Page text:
The Half the Sky panel at the National Council for the Social Studies in Seattle, WA.

How many of you were born from mothers? This question, asked by Heidi Breeze from One by One at the 2012 NCSS Conference in Seattle, pointed to a paradox; if we all have a biological mother, then why is it so difficult to discuss maternal health issues in our classes? As a teacher, I’ve had conversations with my colleagues about if and how to discuss issues affecting women and girls in my contemporary world issues class. Our concerns included whether it is cognitively and developmentally appropriate to raise these issues – involving human sexuality, pervasive violence, and unsettling images – in our high school classrooms. Could we do so without portraying women as passive victims? Continue reading

On the Road with Community Classroom

November was a busy month for Community Classroom, the ITVS program dedicated to creating educational film resources for use in high schools, colleges, and community settings. We took Community Classroom on the road to three annual educator conferences, including the National Council for Social Studies (NCSS), National Council for Teachers of English (NCTE), and National Women’s Studies Association (NWSA), and reached thousands of America’s finest educators.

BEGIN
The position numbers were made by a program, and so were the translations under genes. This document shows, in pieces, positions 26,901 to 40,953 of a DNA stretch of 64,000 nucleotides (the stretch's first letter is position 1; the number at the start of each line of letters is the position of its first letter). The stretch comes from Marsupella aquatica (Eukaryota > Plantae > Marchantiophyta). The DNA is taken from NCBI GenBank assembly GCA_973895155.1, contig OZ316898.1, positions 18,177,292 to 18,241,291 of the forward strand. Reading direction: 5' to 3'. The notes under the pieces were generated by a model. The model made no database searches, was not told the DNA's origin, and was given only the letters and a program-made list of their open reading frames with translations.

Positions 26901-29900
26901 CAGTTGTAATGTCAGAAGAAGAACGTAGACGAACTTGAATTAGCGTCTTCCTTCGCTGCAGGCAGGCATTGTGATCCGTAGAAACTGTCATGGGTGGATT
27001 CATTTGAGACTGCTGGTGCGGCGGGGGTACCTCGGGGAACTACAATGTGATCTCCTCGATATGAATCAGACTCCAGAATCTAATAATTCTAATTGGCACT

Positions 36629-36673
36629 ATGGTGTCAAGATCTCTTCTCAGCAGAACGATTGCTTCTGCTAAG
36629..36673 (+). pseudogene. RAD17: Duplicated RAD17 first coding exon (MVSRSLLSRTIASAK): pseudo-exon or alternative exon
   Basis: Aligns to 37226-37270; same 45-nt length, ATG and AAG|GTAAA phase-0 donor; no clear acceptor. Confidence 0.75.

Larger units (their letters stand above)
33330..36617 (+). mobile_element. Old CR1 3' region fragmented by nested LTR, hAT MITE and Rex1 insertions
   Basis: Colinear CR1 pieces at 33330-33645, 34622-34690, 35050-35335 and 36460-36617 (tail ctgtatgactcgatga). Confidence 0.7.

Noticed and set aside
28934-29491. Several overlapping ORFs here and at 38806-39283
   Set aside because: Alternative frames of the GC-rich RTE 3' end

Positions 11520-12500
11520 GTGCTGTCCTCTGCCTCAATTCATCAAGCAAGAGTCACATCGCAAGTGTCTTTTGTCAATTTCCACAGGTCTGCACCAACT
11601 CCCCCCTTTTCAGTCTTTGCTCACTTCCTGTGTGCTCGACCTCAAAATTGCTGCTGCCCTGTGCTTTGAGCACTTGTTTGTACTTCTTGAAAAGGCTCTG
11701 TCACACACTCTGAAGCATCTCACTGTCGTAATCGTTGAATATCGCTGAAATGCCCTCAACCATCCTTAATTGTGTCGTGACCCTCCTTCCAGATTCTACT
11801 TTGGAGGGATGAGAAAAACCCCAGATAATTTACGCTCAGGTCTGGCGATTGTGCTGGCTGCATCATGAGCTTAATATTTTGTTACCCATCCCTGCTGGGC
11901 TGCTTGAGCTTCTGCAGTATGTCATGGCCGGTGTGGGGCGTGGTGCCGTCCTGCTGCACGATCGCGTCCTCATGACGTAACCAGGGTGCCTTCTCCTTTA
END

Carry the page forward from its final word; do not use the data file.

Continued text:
Pulitzer Prize-winning journalist Sheryl WuDunn delivers a keynote address about her book Half the Sky: Turning Oppression into Opportunity for Women Worldwide.

At the NCSS conference in Seattle, Sheryl WuDunn, author of the book that inspired the documentary film series Half the Sky: Turning Oppression into Opportunity for Women Worldwide, gave a keynote speech to a crowd of more 700 social studies teachers. WuDunn, a Pulitzer Prize-winning journalist, spoke of the work she and her husband, Nicholas Kristof (also a Pulitzer Prize-winning journalist), have been engaged in to shed light on the oppression women and girls face worldwide–from Tiananmen Square twenty years ago to the innovative, media savvy Half the Sky Movement of today.